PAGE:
We recently met with Aussie illustrator and all around lovely human, Ailie Banks. Her work celebrates women and their beauty in all their many forms. Ailie is not only extremely talented, she is also the artist behind a series of new illustrations to help celebrate our latest Join the Queendom campaign, which was shot on location in the Blue Mountains of NSW, a.k.a. her home.
You’ve only recently moved back to the Blue Mountains. How was it being commissioned to create work inspired by your home?
It was incredibly serendipitous! I only recently moved back to the Blue Mountains after growing up here to embrace the quiet and focus on what I really need. This project for Bonds was just a wonderful way to pay tribute to this gorgeous place.
What or who else inspires you in life and your career?
I am forever inspired by the women around me. I always like to explore the relationship between feminine strength and vulnerability and the way they both intertwine. The women around me always lift me up so I like to channel that sentiment into my work. I also use my own experiences and sometimes the experiences of my friends to inform my creative narratives.
All your muses are female. Was that a conscious decision or just a natural thing for you?
They aren’t all necessarily ‘female’ but I think they all identify as women, yes. This is a conscious choice. I want my audience to feel empowered by their femininity and to see that femininity is whatever YOU want it to look like. It can be angry, it can be sad, it comes in all shapes and its defined by you and only you. I think for a long time women were expected to see themselves in the narratives of men and I’m just trying to shift that in my own way. We too often associate feminine traits with weakness regardless of what sex is presenting them. I think femininity is just as powerful as masculinity so I’m trying to challenge an outdated opinion.
What’s your process like?
My conceptual process is never ending, I have notebooks, open documents and apps where I constantly jot down ideas. Sometimes I look back on my notes and have no clue what I was trying to say, it’s pretty funny how nonsensical they are out of the context of my brain. Everyday there is a new experience, story or issue I can comment on. I often use my work as a tool to process personal feelings but sometimes it comes from an external experience or something a friend has discussed with me. I currently work digitally just because its a great medium for posting to a wide audience but I occasionally play around with things like clay and canvas for funzies.
You’re well-known for art that represents women and the world as it is right now in a very real way. Why do you think work like this is important?
I think representation in general is important in all sectors. I just make art that is a reflection of my experience in the world as a women and I think that’s why is resonates with others. People have described it as somewhat ‘political’ but really I just put body hair on my characters, because most women grow body hair, I discuss mental illness because I live with mental illness, I show my characters being multi dimensional because that’s reality. It’s only seen as something ‘new’ or ‘trending’ because we have only ever been fed such a limited idea of what womanhood is actually like.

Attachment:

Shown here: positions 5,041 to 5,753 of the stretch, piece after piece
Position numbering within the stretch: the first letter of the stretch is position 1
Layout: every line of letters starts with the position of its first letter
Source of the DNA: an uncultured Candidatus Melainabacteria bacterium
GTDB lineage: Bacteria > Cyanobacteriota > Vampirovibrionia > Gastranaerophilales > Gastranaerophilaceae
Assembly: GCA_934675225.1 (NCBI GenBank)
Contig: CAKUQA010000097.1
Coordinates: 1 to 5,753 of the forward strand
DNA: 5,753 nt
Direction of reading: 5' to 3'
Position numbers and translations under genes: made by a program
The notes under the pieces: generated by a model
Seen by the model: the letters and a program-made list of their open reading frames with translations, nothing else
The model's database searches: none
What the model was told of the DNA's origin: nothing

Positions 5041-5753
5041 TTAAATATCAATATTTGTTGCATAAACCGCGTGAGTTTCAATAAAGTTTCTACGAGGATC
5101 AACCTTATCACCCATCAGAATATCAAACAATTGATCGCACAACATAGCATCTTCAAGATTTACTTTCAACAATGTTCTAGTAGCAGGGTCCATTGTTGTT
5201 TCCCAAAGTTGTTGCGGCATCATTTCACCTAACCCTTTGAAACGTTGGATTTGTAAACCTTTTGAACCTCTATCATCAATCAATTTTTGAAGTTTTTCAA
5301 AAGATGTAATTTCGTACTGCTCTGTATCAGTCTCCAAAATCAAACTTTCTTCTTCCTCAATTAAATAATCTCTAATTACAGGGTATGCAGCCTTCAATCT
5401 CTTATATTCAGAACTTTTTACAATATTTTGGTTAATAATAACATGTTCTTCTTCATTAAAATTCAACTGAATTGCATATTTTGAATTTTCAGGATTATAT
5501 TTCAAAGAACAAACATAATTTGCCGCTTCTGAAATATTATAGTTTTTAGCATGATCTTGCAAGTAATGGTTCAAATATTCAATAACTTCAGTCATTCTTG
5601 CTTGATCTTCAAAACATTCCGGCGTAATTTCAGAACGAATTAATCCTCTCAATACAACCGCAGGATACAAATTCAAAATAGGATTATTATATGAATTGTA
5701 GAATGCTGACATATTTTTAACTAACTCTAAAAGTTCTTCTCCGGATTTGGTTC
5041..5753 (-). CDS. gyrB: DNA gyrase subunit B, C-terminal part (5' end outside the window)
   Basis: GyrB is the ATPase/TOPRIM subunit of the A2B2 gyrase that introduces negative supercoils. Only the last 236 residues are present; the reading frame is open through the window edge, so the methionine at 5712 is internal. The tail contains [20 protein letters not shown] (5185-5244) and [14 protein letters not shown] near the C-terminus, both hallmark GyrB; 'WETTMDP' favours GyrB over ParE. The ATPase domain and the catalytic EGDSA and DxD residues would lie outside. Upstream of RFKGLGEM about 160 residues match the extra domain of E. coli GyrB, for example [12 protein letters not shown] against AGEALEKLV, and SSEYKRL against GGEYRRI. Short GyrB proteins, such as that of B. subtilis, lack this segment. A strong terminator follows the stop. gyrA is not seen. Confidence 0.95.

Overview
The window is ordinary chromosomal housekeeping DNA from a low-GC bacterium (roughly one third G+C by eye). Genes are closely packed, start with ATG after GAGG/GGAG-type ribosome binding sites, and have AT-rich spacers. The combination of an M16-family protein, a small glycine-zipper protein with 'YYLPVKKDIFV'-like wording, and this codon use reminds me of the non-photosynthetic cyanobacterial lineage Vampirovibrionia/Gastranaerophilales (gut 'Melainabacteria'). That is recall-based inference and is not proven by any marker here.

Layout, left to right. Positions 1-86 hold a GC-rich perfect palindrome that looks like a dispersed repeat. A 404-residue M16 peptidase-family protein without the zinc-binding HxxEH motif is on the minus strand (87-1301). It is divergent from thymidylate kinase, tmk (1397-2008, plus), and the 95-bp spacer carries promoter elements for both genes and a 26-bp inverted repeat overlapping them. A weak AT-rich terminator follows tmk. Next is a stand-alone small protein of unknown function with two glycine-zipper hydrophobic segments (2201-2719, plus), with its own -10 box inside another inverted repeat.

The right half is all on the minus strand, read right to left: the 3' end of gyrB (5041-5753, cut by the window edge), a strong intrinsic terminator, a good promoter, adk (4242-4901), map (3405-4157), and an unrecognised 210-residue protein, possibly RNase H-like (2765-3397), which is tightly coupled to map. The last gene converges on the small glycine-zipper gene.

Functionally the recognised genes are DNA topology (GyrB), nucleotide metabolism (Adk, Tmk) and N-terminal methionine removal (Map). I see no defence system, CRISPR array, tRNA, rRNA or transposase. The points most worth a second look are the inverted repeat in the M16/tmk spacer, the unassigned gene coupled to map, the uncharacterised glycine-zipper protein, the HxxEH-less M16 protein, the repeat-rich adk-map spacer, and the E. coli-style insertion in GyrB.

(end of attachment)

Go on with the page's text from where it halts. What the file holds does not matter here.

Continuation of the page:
You touch on many important themes - from the female experience and creativity to mental health. What’s your fave to explore at the moment?
At the moment I’m really into exploring anger and rage, just because they are emotions that women are often discouraged from showing externally but we all experience them. I am into the motivating factor behind these emotions and I’m having some fun exploring those themes right now.
What did you find interesting about working on the Join the Queendom campaign?
Well, I don’t know if you know this but the life of an illustrator is a pretty lonely one, so dealing with other humans was a nice change! I was introduced to a group of amazingly talented, professional women and having the opportunity to collaborate with them all was a dream. Usually it’s just me running the show and making all the decisions so It was great to have some external input!
It’s a pretty incredible job! Any words of wisdom for girls who might want to enter the art world?
Do it and do it now! The art world wants you and NEEDS you and your unique perspective. Don’t be afraid of people saying no to you or feeling like you’re not ‘good’ enough. Do it anyway and find an accessible platform to let your audience find you, whether it’s social media, galleries, YouTube or the streets of your suburb. There’s so much unavoidable criticism in the creative arts but if you believe in what you are doing just put it out there regardless. There’s no such thing as too much art.